Game Plan

Bill Stark covers all the legal bases for his interactive-entertainment clients

Published in 2020 Texas Super Lawyers magazine

By Carlos Harrison on October 19, 2020


When it comes to video games and esports, Bill Stark isn’t playing around. 

The Dallas-based Greenberg Traurig shareholder is co-chair—and co-founder—of the firm’s international video game and esports group, an innovative practice team that combines practice areas ranging from intellectual property and sports law to real estate and immigration. It involves 25 associates and shareholders in a dozen locations, including Los Angeles, New York and Tokyo. Stark and co-chair Steven Walkowiak came up with the idea three years or so ago, over lunch.

“We had a number of clients who were coming to us looking for advice who were in the video games and esports space,” Stark says. “Video games were pretty well-established in the United States, but esports was relatively new—at least in terms of mainstream awareness.”

But it was growing exponentially. Estimated revenues have more than tripled since 2015 and are expected to top $1 billion this year. The global audience is fast approaching a half-billion. 

Television networks have noticed. Last year’s Overwatch League Grand Finals aired on ABC, and on networks in Canada, China, Russia, Germany and France. Amazon caught on early, paying $970 million in 2014 for the phenomenally popular livestreaming platform Twitch.

Law firms, however, remained largely on the sidelines.

“We looked around and realized that there were some smaller firms who were involved,” Stark says, “but none of the other large firms had moved into that space with a dedicated presence, and it was ripe for us to do so.”

They soon recognized “what a different animal esports really is,” he says. “It’s a little bit like where the internet was in the mid- to late-’90s—still very much the Wild West. People are feeling out the rules of the road. There are tons of open questions about what the role of government will be, whether government’s going to get involved, who’s going to do what, what the standards and norms are. 

“And in those sorts of situations, there are tons of risks, because there’s so much uncertainty.”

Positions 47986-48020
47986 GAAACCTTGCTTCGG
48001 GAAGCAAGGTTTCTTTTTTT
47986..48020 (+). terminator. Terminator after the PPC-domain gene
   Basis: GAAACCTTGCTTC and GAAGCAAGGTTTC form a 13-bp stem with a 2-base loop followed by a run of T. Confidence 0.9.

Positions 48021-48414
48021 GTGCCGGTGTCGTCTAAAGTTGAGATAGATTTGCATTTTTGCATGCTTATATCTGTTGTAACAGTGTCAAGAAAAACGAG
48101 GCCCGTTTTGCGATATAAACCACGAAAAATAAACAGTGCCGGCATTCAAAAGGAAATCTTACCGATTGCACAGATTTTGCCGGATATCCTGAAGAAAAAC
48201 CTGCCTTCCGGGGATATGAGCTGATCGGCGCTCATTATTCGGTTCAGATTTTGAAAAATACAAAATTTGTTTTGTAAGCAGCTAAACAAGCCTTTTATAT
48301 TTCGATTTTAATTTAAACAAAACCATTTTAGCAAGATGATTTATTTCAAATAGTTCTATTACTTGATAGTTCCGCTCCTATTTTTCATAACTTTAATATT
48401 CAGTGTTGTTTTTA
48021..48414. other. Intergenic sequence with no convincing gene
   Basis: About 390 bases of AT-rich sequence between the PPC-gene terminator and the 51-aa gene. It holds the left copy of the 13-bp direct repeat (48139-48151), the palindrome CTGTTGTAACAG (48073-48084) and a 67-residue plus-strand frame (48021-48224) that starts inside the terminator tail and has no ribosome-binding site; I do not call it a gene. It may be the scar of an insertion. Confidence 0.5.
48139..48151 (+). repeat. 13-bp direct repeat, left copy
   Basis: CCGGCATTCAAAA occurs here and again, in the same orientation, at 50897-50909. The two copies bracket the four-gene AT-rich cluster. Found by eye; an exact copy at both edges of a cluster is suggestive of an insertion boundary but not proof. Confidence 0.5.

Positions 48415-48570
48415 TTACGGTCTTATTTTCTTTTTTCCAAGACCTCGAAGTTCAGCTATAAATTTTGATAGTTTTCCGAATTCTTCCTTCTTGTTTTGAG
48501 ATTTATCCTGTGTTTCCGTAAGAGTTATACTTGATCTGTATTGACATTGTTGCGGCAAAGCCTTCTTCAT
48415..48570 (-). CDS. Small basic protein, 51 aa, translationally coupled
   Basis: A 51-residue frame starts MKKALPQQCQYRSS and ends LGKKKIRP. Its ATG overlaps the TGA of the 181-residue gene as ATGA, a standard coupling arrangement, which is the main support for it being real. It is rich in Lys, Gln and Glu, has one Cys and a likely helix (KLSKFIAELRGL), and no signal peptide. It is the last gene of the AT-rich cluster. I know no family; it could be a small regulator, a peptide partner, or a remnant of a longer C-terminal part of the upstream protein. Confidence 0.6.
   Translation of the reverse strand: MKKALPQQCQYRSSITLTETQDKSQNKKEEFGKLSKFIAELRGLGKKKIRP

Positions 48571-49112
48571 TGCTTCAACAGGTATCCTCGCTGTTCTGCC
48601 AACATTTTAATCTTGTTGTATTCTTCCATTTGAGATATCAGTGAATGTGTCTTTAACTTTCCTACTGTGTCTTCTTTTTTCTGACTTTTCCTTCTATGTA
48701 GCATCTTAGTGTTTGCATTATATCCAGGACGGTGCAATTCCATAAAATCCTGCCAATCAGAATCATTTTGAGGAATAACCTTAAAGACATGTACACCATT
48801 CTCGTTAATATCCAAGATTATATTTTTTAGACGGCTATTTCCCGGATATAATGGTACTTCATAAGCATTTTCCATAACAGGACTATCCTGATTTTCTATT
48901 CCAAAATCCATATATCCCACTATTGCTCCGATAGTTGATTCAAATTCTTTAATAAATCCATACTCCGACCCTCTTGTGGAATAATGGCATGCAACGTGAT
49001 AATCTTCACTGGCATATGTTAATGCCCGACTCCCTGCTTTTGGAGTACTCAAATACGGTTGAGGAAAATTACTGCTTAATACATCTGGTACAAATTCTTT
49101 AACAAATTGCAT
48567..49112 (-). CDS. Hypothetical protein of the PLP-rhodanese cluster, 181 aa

Management gave the duo the go-ahead to pull together a team to cover the gamut of issues that clients—mainly companies and teams—might face: sponsorships and endorsements, merchandising and e-commerce, labor and employment, patents, gambling, regulatory, media rights, contracts.

There are legal issues associated with sports, with tech, and with business. Plus, there are the special needs of a business on the cutting edge of a still-evolving landscape.

“As it becomes more robust and, given that so many of the participants are minors, I do think you’re going to see a lot more specifically crafted legislation,” says Stark.

The e-entertainment industry straddles the virtual and real worlds, facing issues of both data protection and property rights. Sometimes they arise at the same time, as when dedicated playing venues—esports cafes, gaming centers, and stadiums such as the $10 million, 100,000-square-foot Esports Stadium Arlington—spring up.

That hybrid existence took on a new dimension after the COVID-19 pandemic began.

In March, NASCAR launched an eNASCAR iRacing Pro Invitational Series, with top racers including Dale Earnhardt Jr. and Kyle Busch driving digital cars around a virtual Homestead-Miami Speedway, at a safe distance from each other. Top teams in soccer’s La Liga held an online FIFA tournament with a chosen real-life player controlling his club’s electronic team. And the NBA soon followed suit, with the Phoenix Suns turning to virtual versions of their games, streamed for fans on Twitch.

“There’s something new and exciting and different every day, which is part of the reason I enjoy it so much. It’s a time of dramatic growth, dramatic opportunity. And, you know, it’s the people who can figure out how to navigate those waters best who are going to come through on the other side and do well financially.”

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